Memory Management in Swift: The Strong, The Weak and The Unowned

If you started your iOS development career in Objective-C, especially pre ARC Objective-C, you're probably very familiar with the above-mentioned concepts. If you started with Swift, some of them might be a bit murky, hopefully, by the end of this post, you'll get to know them a bit better.

If you started your iOS development career in Objective-C, especially pre ARC Objective-C, you’re probably very familiar with the above-mentioned concepts. If you started with Swift, some of them might be a bit murky, hopefully, by the end of this post, you’ll get to know them a bit better.

A Bit of History

I guess it’s best to start at the beginning. Most modern languages have a garbage collector. Every class that you create is created on what’s called the heap and every class takes up some memory space in your RAM. Garbage collectors’ role is to go through these objects and simply delete the ones that are not being used. Most garbage collectors are using some form of object graph traversal where a garbage collector would start with the root object and it would try and reach all the objects from the root object, once it’s finished traversing the object graph it would simply look at which objects were not touched by the traversal and delete them. If your garbage collector didn’t delete these objects, the memory footprint of your app would only increase, which would result in your app crashing due to lack of memory.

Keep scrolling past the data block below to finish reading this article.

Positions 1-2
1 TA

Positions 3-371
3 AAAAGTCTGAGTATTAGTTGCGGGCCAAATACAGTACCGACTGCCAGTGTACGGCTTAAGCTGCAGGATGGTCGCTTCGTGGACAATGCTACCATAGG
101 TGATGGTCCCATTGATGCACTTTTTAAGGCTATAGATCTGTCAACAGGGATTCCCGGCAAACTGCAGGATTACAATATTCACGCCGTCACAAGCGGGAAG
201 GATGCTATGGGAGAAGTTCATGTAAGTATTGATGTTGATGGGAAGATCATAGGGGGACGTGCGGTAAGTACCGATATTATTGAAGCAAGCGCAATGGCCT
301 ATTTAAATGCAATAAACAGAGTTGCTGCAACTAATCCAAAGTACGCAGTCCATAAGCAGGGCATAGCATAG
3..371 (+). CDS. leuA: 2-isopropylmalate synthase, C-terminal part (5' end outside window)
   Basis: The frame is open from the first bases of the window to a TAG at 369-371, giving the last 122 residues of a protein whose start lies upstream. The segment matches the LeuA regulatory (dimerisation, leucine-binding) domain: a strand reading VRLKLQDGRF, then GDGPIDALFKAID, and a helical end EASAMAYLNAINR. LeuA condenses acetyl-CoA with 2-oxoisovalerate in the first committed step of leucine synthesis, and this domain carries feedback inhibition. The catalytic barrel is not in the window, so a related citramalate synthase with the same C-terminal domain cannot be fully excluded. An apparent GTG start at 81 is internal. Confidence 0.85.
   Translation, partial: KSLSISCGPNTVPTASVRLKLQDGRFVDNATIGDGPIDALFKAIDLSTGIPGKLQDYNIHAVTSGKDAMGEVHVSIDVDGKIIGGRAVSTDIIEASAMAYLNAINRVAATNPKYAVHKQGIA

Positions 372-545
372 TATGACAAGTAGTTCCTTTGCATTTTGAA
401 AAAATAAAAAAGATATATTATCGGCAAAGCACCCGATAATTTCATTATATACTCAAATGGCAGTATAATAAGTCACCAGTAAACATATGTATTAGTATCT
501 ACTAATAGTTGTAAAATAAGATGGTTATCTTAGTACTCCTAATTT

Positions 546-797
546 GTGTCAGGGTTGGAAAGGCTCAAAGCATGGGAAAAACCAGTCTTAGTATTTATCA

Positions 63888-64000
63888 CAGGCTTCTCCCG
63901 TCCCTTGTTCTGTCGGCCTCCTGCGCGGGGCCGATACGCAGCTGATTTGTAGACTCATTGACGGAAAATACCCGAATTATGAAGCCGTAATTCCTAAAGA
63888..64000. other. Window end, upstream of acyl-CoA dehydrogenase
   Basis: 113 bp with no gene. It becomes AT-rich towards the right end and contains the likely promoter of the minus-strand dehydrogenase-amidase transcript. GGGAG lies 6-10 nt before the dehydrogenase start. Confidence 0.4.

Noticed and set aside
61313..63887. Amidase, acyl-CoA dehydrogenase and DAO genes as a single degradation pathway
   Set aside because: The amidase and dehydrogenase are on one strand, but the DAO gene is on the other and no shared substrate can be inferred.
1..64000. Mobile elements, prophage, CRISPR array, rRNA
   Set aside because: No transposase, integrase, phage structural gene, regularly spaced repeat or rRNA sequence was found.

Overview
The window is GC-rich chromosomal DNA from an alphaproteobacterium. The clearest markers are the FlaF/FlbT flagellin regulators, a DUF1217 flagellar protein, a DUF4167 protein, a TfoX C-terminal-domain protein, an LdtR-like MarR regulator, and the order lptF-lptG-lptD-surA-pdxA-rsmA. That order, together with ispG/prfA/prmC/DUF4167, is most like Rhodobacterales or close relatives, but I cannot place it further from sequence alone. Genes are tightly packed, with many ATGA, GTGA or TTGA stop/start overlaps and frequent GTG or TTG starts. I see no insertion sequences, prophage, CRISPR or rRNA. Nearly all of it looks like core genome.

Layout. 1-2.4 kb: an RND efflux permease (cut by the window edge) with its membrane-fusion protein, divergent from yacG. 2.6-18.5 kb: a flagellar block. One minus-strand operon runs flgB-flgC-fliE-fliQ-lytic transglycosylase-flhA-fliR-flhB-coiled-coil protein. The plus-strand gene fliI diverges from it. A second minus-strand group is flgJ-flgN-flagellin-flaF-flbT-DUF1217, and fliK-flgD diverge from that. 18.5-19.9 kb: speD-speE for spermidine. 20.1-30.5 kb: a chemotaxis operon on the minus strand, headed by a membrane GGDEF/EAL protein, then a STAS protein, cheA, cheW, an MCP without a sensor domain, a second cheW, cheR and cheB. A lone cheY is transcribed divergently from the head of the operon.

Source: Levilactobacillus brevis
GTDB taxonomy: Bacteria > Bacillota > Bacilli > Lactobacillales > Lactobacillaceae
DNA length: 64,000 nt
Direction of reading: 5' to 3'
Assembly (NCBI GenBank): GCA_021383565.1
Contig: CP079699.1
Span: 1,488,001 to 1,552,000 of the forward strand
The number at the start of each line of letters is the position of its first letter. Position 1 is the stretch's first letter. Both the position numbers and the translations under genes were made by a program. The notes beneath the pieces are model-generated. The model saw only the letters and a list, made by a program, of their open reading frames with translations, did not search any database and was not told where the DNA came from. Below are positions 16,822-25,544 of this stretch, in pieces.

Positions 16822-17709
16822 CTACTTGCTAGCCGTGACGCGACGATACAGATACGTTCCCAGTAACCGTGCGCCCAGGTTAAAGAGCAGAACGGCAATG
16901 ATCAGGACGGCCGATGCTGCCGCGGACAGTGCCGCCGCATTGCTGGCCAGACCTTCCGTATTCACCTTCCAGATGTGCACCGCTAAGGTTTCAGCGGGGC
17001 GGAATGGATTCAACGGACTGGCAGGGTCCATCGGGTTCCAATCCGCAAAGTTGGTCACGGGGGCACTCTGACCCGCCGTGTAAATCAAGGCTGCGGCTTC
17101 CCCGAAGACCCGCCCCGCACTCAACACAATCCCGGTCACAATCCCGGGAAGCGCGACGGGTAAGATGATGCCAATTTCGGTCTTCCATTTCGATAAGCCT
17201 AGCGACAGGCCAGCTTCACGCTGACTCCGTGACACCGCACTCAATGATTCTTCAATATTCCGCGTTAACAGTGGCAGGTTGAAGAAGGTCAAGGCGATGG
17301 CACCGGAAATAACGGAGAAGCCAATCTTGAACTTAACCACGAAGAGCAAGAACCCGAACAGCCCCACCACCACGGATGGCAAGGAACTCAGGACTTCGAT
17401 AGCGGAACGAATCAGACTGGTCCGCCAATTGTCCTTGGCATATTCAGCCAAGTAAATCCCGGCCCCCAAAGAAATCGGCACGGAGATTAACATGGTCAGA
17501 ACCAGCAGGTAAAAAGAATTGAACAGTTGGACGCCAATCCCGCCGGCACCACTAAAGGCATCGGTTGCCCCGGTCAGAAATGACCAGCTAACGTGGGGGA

Garbage collectors are great and they make a developers’Β life a lot easier, that’s why we don’t have it on iOS πŸ™‚ , but they do add a bit of overhead on the CPU because traversing an object graph can be a bit costly. I remember one of the WWDC sessions where the guys mentioned that a garbage collector can add up to 20% CPU overhead on your app. And that’s one of the main reasons we don’t have it on iOS. The truth is, an app that’s using manual memory management running on the same hardware will always outperform an app that is using a garbage collector.

Retain Counts

Obviously, there must be a mechanism on iOS that removes unused objects from the heap, otherwise, we would end up eating up all the memory. The memory model that’s being used is actually quite simple. Every class has what’s called a retain count, this number simply represents a number of classes that are using your class. iOS simply monitors this number for each class and when it reaches ‘0’ it deallocates the class.